• Obtain, review, and analyze documents from your Social Security file.
  • Review actions taken by SSA and respond appropriately.
  • Investigate unusual delays in the processing of your claim.
  • Help you prepare for your hearing.
  • Address exceptional situations, such as the re-opening of prior claims.
  • Protect your right to a fair hearing by objecting to improper evidence and procedures.
  • Ask questions of you at your hearing to ensure all relevant information is heard by the judge.
  • Cross-examine witnesses at your hearing, if appropriate.
  • Ensure that SSA correctly calculates your benefits, if you win.
  • Request a review of the hearing decision by SSA’s Appeals Council, if appropriate.
  • Represent you in a Federal Court review of your case, if appropriate.

Statistically speaking, your chances of receiving a favorable decision at the hearing stage increase substantially if you hire an attorney. A study by the United States Government Accountability Office (GAO) released in 2018 shows that disability claimants with a representative, such as an attorney, are three times more likely to receive a favorable decision.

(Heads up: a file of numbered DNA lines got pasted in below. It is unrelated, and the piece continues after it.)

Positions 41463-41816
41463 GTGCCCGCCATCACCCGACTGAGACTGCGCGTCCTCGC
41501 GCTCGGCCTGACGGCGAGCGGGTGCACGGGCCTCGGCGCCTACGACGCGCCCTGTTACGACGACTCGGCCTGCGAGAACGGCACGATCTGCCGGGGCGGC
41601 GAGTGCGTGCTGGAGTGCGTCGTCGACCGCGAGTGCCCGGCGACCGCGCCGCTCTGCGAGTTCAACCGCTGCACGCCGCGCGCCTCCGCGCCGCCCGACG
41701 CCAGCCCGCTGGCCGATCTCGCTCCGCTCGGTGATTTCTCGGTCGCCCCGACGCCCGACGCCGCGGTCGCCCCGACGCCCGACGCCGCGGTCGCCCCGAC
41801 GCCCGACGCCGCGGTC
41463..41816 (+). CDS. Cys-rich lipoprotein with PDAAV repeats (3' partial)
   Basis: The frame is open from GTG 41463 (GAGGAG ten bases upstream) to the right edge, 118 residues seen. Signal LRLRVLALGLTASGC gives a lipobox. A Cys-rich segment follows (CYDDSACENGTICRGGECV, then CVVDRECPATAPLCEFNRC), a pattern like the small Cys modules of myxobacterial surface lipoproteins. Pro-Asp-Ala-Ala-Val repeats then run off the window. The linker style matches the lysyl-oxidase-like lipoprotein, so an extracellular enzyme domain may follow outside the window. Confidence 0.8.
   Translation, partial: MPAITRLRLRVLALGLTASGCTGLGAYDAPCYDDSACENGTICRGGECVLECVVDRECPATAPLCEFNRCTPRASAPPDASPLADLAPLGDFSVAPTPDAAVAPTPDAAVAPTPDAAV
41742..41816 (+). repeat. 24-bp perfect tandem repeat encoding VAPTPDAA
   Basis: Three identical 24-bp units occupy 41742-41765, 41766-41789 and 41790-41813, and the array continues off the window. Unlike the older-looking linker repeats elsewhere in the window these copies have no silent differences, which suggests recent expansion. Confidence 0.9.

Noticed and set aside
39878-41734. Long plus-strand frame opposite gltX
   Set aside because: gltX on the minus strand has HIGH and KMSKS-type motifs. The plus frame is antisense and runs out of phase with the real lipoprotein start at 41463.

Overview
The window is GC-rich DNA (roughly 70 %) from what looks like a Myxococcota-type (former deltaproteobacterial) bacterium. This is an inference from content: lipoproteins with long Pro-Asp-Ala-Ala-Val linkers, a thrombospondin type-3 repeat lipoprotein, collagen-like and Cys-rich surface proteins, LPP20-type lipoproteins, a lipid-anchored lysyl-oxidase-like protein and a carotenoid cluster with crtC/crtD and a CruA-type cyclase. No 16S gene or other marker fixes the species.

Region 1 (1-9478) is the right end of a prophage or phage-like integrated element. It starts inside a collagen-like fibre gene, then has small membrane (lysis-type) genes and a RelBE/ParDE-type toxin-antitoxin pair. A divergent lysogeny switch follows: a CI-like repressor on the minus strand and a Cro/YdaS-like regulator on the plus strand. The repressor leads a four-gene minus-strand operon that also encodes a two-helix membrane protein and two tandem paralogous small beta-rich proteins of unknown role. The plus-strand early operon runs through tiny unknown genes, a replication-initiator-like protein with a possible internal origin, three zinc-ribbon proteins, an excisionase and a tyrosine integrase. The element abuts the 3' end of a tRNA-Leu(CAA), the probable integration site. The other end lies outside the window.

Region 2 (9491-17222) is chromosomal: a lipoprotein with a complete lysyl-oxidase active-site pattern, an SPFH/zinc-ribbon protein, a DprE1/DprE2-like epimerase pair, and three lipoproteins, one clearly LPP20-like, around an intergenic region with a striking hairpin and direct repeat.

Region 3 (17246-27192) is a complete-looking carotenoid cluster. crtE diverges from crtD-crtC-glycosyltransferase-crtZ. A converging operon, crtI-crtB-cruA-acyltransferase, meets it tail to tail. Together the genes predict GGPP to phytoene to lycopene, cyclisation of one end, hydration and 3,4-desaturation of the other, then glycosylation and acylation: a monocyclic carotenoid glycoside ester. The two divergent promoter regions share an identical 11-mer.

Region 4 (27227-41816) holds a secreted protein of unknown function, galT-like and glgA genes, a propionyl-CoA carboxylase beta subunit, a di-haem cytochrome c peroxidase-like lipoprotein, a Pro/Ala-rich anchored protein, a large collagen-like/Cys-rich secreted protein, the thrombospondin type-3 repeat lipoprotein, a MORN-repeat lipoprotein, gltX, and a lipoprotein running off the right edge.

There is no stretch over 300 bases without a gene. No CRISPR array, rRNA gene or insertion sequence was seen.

How to Find a Good Disability Lawyer

To find a good disability lawyer, we recommend speaking with friends and family who have been through the disability benefits process.

Firsthand perspective is invaluable when making an important decision like selecting legal representation. Keep in mind that you will be working closely with this attorney and their staff for many months, or even years. You want to be sure that you get along well, feel comfortable asking questions, and this person is able to work on your behalf throughout the entire process.

You can also find an experienced disability attorney by:

  • Contacting your local Bar Association,
  • Doing online research,
  • Looking in the phone book,
  • Reading reviews, or
  • Asking your attorney.

Choosing the Right Disability Attorney

Before contacting any attorneys, prepare by doing a little research on Social Security disability. You want to have a working knowledge of the application process so you can ask the right questions. When you’re ready to call potential firms, pay close attention. You can determine a lot about a firm and the people who work for it from your initial conversation. Aside from gathering important information about your situation, this discussion is an opportunity for a firm and its employees to show you their philosophy toward clients.